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Lessons from Black Teachers’ Experiences in Allegheny County

A timely briefing to explore why Black teachers are leaving the workforce at higher rates than their peers and what we can do to reverse this trend


Growing numbers of states and districts are recognizing that recruiting and retaining teachers of color have positive academic and social-emotional benefits for all students. However, Black teachers, in particular, are leaving the profession at higher rates than White teachers.

RFA hosted a critical briefing, Lessons from Black Teachers’ Experiences in Allegheny County. A team from Research for Action shared insights, along with policy and practice recommendations from the Allegheny County Black Teacher Study, a community-informed exploration designed to learn directly from Black teachers about the barriers to recruitment and retention in the region.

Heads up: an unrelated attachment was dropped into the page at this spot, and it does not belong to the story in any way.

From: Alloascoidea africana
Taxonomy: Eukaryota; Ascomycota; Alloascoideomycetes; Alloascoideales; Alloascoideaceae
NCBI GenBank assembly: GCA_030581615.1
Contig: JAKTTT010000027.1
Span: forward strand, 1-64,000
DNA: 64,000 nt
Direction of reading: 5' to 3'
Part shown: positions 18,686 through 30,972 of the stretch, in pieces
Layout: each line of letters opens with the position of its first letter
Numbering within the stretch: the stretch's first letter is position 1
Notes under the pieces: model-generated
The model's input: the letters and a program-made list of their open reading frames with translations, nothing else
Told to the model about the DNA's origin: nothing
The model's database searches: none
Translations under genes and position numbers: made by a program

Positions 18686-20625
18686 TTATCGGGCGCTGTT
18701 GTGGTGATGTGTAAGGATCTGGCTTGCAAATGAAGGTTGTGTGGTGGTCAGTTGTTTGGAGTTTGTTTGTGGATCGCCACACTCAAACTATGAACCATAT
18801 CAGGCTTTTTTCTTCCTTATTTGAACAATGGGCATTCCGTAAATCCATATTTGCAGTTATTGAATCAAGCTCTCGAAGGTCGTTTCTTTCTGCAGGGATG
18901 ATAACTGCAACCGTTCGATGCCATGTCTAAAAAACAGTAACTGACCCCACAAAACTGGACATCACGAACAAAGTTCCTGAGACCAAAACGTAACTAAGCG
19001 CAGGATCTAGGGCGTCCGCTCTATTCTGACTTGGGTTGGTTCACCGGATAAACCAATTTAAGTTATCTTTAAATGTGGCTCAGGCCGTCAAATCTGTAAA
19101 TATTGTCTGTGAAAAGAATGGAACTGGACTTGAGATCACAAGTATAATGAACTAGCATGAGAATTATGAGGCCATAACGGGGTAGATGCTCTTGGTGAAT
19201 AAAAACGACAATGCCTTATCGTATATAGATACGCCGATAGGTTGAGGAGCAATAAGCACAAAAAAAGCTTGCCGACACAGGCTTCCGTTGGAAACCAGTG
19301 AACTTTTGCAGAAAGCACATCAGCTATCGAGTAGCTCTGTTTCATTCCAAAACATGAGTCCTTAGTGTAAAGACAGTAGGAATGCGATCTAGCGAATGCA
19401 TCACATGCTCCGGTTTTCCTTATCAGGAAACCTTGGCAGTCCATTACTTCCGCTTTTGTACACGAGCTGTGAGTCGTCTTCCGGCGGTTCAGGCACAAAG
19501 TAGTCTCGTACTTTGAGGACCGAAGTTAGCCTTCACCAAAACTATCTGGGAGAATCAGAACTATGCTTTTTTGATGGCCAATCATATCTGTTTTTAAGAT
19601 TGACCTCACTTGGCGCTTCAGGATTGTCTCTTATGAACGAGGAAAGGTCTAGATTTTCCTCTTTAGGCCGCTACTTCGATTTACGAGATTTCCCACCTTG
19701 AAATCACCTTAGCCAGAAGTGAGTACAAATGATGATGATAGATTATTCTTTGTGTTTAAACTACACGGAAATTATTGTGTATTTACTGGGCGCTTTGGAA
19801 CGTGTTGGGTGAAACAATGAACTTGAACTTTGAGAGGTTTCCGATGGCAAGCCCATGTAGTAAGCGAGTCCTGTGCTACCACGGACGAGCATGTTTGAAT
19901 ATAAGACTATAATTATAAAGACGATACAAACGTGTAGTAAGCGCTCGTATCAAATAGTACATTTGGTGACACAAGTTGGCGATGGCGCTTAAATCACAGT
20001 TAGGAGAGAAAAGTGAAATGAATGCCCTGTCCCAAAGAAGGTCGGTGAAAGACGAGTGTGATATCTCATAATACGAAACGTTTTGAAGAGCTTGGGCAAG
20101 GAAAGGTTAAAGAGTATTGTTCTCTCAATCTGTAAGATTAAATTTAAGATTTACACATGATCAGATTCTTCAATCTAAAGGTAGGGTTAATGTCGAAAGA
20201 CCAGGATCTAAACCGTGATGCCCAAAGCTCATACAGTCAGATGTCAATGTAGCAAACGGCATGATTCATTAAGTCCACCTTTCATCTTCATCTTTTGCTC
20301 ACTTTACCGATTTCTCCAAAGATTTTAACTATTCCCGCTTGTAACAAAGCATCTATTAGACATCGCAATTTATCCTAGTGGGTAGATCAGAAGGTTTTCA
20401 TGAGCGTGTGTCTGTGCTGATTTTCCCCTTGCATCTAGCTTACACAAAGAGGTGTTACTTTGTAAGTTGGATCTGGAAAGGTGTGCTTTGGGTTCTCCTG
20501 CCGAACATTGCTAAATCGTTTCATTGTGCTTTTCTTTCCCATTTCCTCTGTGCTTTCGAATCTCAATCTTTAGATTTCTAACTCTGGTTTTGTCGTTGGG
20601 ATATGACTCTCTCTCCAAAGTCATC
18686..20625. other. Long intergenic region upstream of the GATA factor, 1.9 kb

Watch the recording to discover how Black teachers support students and schools in crucial ways and the unique obstacles they encounter. Gain a deeper understanding of the systemic and interpersonal issues they face, from racial segregation to declining enrollment, and the lack of diversity among teaching staff. Hear recommendations for stakeholders, including school and district leaders, policymakers, and communities, to improve recruitment, support, and retention of Black teachers.

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